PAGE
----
Trinity Lutheran art students finish school’s third mural


Entering the Trinity Lutheran High School cafeteria, you will see three walls with horizontal white stripes at the top and then going from light to dark gray, and the columns have Cougar paw prints painted on them.

Turning toward the other wall, a stained glass mural with a large Cougar paw print as the centerpiece provides a pop.

The Seymour school’s art department had around 20 students work on the mural, which is the third one completed.

“If you look from the commons, you want it to be cohesive with sort of our school in general and have that pop be something that’s kind of a surprise instead of being like a little too much when you’re looking in here,” art teacher Carrie Adler said of limiting the mural to one wall instead of all four.

“Our students tend to say, ‘Let’s do something different than school colors,’ and our faculty says, ‘Oh, but it’s school colors,’ so we tried really hard to have a balance of both,” she said. “That’s why you can see school colors to some degree from the commons area.”

Since the school opened 20 years ago, the hallways, commons and cafeteria all had plain beige walls.

The first mural of a Cougar, the school’s mascot, was painted by students on a wall near the gymnasium. That was made possible by a Classroom Education Grant from the Community Foundation of Jackson County.

On the opposite end of the building, a fine arts mural was painted on a wall after the school was gifted some funds from the Hildreth family.

The new mural in the cafeteria also was funded by a Classroom Education Grant.

“It has always been in the back of our minds that this has got to get accomplished at some point,” Adler said. “When that opportunity came up, I thought, ‘You know? Maybe this is the year,’ but COVID was funny about this because we couldn’t start it until it was OK to be in here all together.”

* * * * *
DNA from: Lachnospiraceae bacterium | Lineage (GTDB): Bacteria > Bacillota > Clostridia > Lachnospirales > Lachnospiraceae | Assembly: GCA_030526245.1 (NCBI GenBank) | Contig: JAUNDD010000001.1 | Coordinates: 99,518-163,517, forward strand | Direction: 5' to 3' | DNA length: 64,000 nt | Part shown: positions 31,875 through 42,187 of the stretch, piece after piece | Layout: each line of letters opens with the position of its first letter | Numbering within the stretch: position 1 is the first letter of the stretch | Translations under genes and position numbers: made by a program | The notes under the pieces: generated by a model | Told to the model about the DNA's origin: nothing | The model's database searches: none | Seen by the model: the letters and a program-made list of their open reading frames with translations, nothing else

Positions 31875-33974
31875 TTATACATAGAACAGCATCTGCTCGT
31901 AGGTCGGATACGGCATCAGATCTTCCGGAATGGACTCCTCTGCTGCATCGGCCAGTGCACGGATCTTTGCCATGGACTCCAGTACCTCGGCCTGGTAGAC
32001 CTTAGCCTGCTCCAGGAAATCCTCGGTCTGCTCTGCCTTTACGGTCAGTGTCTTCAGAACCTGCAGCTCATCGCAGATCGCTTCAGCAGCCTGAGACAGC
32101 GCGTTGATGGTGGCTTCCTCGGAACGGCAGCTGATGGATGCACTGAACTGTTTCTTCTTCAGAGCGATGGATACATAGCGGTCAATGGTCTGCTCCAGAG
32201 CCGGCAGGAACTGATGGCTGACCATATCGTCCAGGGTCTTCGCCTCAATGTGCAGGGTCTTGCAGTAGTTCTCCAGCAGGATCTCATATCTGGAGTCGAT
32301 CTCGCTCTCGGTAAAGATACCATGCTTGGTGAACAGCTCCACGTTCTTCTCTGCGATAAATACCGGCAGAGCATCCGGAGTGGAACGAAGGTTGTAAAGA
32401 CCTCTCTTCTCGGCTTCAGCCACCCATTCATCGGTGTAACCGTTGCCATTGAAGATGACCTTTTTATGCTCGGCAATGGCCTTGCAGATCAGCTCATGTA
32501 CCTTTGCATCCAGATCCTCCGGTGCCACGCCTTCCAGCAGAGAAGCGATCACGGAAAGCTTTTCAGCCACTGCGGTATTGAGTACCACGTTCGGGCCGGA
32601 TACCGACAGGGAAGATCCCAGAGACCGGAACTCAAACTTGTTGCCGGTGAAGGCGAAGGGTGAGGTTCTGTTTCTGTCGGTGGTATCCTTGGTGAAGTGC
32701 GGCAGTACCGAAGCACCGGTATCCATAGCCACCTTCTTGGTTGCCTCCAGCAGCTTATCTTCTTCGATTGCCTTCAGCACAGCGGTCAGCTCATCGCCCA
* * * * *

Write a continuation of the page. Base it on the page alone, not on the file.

Some larger classes had to meet in the cafeteria to allow for social distancing, so that prevented the art students from being able to be in there to paint.

Toward the end of the school year, though, the art students had 10 days to get it done.

During the first semester, Adler had students in her introduction to two-dimensional art class do a painting project with water color. They had to do an illustration of what they would like to see on the cafeteria walls and explain it as if they were presenting their idea to a company.

Using Google Classroom, students chose the top five designs, and the teachers chose their favorite.

Once the final design was chosen, Adler used an overhead projector to trace the paw print on the wall so the two- and three-dimensional art students could begin painting the mural.

“Then we sort of did one row around (the paw print) and followed suit as we went through the rest of it,” she said.

“You’ve got to choose something that 20 students can come in and be able to accomplish at whatever skill level they are,” she said. “My more skilled kids came in and added the other colors, and they did the black lines and the details, where some of the others that didn’t feel comfortable doing that, they were taping. Everybody had their hand in it.”

Junior Taylor Marshall said she liked being a part of the project.

“I’ve wanted to paint this wall since I’ve been here. It was beige, and it was just terrible,” she said. “We spend like half of our time in this cafeteria, so it might as well be interesting. The only color in here was our vending machines.”

Seeing the concept come to life was rewarding, she said.

“It’s definitely a good thing,” Marshall said. “I think it came together really nicely.”

Freshman Kaydence Miller was glad to help paint, too, because she will be able to admire it for the next three school years.

“I liked how much it has changed since we saw the picture,” she said. “Since we’ve put the black on and added the color, it has just changed a lot, and it looked a lot better.”

Adler said the mural gives the students pride and ownership in the space.

“I think that’s a real element of pride for them, and they can come back years later and see what they did,” she said.

The only things the students didn’t complete were painting the common table prayer on the south wall and painting the window trim blue. Adler said she hopes some people will volunteer to help with that this summer.

As far as painting a fourth mural, Adler said that’s tough because she doesn’t want the school to be overwhelmed with the large works of art.

“We’re trying to pick and choose our spots that really need it,” she said. “Honestly, there is a section down at the art room that has a really nice wall I would love to do something with. We’ll see if we end up that direction or not.”

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